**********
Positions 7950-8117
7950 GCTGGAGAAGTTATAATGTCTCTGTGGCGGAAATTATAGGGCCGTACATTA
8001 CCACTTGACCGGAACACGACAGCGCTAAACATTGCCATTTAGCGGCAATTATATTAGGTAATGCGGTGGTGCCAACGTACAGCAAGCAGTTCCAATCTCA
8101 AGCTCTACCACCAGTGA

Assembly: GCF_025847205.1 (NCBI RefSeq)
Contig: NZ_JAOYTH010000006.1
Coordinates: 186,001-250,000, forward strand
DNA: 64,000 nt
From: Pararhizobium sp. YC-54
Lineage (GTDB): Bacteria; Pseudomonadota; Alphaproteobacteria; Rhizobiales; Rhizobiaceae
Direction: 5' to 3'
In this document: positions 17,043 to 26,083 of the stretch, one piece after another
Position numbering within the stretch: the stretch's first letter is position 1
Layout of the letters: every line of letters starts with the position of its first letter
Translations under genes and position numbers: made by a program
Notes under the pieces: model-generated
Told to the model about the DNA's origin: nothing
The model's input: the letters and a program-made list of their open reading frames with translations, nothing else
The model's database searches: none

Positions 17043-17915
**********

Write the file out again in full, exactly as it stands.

Positions 7950-8117
7950 GCTGGAGAAGTTATAATGTCTCTGTGGCGGAAATTATAGGGCCGTACATTA
8001 CCACTTGACCGGAACACGACAGCGCTAAACATTGCCATTTAGCGGCAATTATATTAGGTAATGCGGTGGTGCCAACGTACAGCAAGCAGTTCCAATCTCA
8101 AGCTCTACCACCAGTGA

Assembly: GCF_025847205.1 (NCBI RefSeq)
Contig: NZ_JAOYTH010000006.1
Coordinates: 186,001-250,000, forward strand
DNA: 64,000 nt
From: Pararhizobium sp. YC-54
Lineage (GTDB): Bacteria; Pseudomonadota; Alphaproteobacteria; Rhizobiales; Rhizobiaceae
Direction: 5' to 3'
In this document: positions 17,043 to 26,083 of the stretch, one piece after another
Position numbering within the stretch: the stretch's first letter is position 1
Layout of the letters: every line of letters starts with the position of its first letter
Translations under genes and position numbers: made by a program
Notes under the pieces: model-generated
Told to the model about the DNA's origin: nothing
The model's input: the letters and a program-made list of their open reading frames with translations, nothing else
The model's database searches: none

Positions 17043-17915